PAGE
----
By the time you've broken into 90 cars, you've pretty well established yourself as an incorrigible criminal, right. I mean, this is not a one-off. So, how many years in jail?
Six? Three? Two?
Correct answer: 1/26th.
Two weeks. 14 days.
Or, six hours per car.
He had been out of jail just a few days. First nabbed the month before, Chysyk had confessed to breaking into 90 vehicles in six weeks. Nevertheless, a provincial court judge only handed him three weeks in jail, and he got out in two. ...
... The “revolving door” of the B.C. court system is a frequent sticking point for police, who often complain of seeing petty thieves and drug dealers cycled back onto the street within days, often paying little heed to bail conditions. One of the most notorious, Vancouver’s Tracy Lloyd Caza, has racked up more than 100 convictions since 1977. “He’s like herpes — he just doesn’t go away,” said the granddaughter of Caza’s victims in April.Seems to me this guy Chysyk paid a decent penalty for the first car he broke into, and then got the next 89 as freebies.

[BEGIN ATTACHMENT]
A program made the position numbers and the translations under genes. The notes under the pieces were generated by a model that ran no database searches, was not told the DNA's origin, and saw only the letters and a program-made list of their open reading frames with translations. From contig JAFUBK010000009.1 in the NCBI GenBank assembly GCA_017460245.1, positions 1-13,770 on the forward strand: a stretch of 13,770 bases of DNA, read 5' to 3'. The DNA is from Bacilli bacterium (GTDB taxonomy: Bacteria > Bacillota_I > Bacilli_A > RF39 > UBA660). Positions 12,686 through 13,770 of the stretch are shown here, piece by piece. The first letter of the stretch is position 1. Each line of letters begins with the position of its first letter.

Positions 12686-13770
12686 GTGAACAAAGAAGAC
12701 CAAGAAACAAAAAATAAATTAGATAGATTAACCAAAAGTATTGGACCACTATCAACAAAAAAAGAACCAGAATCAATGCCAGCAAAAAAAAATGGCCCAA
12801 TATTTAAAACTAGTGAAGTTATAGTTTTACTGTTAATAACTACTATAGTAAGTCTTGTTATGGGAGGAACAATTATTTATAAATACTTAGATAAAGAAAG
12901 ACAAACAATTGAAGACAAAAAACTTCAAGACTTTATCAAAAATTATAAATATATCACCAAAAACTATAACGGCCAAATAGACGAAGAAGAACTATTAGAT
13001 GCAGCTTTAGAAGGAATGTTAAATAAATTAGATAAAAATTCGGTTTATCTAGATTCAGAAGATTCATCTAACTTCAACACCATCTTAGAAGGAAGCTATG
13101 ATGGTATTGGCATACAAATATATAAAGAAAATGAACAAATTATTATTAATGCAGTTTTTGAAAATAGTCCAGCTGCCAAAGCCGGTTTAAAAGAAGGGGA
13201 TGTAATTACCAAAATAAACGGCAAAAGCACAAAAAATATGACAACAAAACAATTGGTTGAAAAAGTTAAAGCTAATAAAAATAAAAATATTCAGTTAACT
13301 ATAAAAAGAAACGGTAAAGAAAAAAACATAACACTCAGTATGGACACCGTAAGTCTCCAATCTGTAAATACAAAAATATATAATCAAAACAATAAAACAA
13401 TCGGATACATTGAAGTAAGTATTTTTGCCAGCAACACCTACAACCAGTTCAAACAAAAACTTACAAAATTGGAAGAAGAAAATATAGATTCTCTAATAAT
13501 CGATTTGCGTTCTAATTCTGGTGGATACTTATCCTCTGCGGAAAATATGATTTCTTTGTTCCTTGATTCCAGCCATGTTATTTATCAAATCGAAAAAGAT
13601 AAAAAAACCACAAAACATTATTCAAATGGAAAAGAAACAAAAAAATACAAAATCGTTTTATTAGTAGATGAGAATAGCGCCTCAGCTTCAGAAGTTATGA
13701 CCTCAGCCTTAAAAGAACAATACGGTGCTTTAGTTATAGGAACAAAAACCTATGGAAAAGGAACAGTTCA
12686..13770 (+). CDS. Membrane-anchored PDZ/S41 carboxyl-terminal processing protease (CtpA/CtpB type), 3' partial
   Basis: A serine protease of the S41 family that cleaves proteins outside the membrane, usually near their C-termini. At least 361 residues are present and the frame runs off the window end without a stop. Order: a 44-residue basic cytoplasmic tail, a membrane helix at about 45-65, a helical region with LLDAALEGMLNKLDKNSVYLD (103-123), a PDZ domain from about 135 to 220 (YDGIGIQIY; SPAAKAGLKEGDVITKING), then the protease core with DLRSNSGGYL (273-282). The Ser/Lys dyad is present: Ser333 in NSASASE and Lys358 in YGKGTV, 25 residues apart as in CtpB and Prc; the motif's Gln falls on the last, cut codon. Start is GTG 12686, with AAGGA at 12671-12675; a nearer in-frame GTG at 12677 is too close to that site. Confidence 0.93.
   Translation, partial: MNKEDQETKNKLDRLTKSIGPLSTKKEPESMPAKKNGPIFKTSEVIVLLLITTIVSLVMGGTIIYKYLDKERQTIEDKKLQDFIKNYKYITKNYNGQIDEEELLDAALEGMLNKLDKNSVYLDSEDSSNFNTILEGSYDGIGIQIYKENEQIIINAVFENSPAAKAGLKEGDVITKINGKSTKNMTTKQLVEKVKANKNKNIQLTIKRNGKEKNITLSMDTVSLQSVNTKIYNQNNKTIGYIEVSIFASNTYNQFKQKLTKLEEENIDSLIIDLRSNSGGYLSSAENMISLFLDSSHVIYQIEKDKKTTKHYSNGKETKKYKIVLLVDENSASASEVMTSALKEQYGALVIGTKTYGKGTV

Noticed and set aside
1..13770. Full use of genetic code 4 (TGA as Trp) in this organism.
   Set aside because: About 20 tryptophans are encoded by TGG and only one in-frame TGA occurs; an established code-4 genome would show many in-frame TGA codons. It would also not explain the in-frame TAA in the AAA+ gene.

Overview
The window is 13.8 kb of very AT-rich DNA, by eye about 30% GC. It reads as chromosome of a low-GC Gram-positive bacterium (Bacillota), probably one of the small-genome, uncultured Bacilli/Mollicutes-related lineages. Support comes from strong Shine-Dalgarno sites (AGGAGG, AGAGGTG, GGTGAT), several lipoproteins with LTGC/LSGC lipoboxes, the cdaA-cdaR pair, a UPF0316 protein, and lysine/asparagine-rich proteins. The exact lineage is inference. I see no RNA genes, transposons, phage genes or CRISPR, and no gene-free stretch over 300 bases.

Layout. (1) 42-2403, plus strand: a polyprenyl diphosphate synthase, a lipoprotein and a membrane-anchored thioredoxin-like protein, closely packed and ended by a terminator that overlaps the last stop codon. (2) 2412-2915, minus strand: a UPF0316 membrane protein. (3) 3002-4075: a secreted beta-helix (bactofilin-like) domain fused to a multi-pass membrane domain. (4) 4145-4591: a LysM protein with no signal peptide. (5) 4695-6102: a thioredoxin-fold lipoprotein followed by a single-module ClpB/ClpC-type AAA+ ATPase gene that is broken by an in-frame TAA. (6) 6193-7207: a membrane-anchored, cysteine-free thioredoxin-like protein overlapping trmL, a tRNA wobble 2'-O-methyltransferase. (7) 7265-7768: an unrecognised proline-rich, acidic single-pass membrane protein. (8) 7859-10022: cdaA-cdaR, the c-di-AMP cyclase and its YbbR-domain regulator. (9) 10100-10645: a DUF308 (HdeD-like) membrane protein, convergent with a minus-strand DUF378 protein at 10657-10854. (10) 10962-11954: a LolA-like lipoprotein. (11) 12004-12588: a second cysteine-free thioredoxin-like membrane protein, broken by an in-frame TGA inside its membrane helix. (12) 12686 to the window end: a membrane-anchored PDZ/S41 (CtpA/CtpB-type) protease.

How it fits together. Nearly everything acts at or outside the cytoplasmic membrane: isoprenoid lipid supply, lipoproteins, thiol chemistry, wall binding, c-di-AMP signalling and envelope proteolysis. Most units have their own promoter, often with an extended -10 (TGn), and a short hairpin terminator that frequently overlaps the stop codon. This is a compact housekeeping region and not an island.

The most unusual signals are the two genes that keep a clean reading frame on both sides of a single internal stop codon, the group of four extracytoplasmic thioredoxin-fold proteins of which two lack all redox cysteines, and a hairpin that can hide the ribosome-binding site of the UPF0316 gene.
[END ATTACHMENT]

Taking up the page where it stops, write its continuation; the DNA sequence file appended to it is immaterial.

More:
And, being a meth addict, I guess restitution is out of the question.
With B.C. "aiding and abetting" via drug injection sites, the message to users and would-be users is "it's OK to use drugs - it's OK to be an addict". Until Canada and the US adopt strict zero social-tolerance for recreational drug use, there's no winning the battle. May sound harsh, but I wonder if there's not a place for the lash in the Canadian criminal justice system, like Singapore, where crime is close to zero -- you see, it really is possible to behave, and, at some level, criminal activity is voluntary.
I wonder if the sentence would have been higher if the provincial court judge's car had been one of those broken into?